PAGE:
This is me in St. Mark's square. Lots of cool architecture and history here, but I was a bit damp and chilly, so we hurried through to find a nice warm, dry cafe. This was also our first city where we couldn't speak the language, so that was a bit bracing. All I could manage was 'parla inglese?' and if they said no then I just sort of... nodded, helplessly smiled, and wandered off. Public boats were expensive (€6.50 per ride) but we figured out that you can just sort of...hop on, and no one checks your tickets. Good times.

And from there we moved on to Rome. First we visited the Vatican, which was AMAZING. The artwork alone was breathtaking, though I admit (and as you can see in the picture) I was not quite humbled until I entered the Basilica. In this photo i'm just so excited to be NOT damp and cold in Venice, plus we had just found our hostel (with only a boat-train-bus ride to get there) so I was pretty excited. As you can tell.

Our Womens Hostel was actually a converted Convent, which we were a bit skeptical about (neither one of us is Catholic). However, 'Convent' really just meant 'feminist sleeping place', and we were right at home. After our crazy journey in Venice we were also skeptical about the location of the hostel, but as it turns out Rome is tiny. We walked across and around the city in less than 5 hrs. Compare that to the fraction of Valencia we saw in 17 hrs and you catch my drift. Rome has around 5 million people, London has 7 million, and yet their size difference is immense! I couldn't believe it. We also had a delicious pizza, our 'authentic food' for the city.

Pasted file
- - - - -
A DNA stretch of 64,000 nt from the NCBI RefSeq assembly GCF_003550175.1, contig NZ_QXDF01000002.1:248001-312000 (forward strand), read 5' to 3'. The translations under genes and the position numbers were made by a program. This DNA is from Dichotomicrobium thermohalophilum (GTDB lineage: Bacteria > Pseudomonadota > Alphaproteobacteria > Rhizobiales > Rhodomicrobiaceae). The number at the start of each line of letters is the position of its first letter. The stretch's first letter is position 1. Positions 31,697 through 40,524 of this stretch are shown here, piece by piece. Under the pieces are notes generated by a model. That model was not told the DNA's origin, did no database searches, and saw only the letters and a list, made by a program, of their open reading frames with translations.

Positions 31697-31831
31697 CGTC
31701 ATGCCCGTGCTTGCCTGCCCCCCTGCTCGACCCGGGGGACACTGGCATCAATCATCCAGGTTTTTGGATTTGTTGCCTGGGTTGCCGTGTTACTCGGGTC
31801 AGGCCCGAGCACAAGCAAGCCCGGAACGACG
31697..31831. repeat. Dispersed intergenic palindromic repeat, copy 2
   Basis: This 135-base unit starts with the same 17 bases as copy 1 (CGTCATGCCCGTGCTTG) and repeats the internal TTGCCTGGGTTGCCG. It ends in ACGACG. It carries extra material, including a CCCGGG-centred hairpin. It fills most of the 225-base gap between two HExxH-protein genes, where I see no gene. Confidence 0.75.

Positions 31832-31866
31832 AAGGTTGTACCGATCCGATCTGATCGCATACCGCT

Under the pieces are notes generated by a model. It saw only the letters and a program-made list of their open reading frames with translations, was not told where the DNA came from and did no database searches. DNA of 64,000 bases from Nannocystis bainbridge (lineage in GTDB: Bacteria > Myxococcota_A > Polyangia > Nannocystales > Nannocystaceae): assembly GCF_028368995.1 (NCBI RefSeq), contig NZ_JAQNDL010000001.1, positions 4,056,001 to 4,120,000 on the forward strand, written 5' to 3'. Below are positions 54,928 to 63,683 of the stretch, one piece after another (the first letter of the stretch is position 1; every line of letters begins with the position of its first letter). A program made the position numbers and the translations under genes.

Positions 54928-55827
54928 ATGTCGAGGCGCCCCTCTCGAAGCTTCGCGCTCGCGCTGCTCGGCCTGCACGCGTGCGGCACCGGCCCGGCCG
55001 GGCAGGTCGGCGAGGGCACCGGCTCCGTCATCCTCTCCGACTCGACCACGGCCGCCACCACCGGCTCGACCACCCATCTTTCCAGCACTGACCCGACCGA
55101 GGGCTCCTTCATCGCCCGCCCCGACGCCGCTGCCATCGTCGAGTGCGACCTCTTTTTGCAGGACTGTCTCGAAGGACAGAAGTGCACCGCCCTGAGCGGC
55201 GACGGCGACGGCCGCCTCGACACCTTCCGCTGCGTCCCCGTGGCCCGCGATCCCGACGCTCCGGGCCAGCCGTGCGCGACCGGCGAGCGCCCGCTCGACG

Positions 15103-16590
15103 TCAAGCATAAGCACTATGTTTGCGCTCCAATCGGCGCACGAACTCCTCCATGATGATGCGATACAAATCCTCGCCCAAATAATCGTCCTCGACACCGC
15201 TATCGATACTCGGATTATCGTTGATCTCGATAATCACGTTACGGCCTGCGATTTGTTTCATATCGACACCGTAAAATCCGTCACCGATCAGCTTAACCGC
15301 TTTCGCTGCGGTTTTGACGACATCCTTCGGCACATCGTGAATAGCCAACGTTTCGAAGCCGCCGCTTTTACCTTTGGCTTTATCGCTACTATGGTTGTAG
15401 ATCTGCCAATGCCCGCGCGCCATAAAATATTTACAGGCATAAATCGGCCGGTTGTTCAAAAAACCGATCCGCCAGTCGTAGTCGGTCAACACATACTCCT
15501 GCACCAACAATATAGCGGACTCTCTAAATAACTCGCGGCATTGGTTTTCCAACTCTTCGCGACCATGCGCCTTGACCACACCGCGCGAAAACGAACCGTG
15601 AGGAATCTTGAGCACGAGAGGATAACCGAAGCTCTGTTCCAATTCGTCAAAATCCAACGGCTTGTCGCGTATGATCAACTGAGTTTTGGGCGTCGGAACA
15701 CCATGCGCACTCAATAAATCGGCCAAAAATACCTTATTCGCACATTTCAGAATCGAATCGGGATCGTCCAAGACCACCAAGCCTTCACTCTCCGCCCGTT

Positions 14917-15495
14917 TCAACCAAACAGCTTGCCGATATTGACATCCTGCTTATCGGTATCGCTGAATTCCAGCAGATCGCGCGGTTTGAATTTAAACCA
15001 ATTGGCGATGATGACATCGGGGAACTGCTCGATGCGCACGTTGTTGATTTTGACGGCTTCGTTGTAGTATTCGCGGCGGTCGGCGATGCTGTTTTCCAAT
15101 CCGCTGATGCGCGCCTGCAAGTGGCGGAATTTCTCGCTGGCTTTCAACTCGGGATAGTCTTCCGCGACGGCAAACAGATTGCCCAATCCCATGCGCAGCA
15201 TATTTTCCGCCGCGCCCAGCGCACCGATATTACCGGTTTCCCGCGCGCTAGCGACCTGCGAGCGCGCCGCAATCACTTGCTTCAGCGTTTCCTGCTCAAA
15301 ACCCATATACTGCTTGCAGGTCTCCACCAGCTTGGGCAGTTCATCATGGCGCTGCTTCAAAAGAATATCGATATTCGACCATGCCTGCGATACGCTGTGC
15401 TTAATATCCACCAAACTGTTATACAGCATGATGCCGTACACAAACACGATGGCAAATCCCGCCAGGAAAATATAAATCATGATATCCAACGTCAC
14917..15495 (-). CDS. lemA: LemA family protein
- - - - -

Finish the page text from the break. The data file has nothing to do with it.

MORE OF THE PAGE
This is the infamous colosseum . The day turned out to be gorgeous, and we passed many many ruins on our way to here. Past this we took a detour to the train depot (to get our overnight ticket to Palermo) and continued on to the Spanish Steps. We were promptly kicked off the Spanish Steps (something about them being a historical landmark, and us not being allowed to drip our gelatto on them...) but we just continued on to the Pantheon.

As we wandered the city we realized that the police kept setting up barriers everywhere we went. We realized eventually that there was some sort of protest going on, and we looked it up when we got back to our hostel. Apparently some legislation is being proposed which would privatize the Italian university, so these protests are being held all over Italy. This one attracted over 100,000 students the day we were there. This photo was taken with part of the pantheon on the side.

Alright, we're in the home stretch. From Rome we took a night train to Palermo. It was completely shady (aka sketchy) and we didn't really know what was going on. We felt fairly confident that we were on the right train, not on a plane to France, so we just got in our bunks, cuddled up in our saran wrap, and tried to sleep. That didn't last long, as they apparently give you a courtesy wake up call at 7am. At least we were on the right train.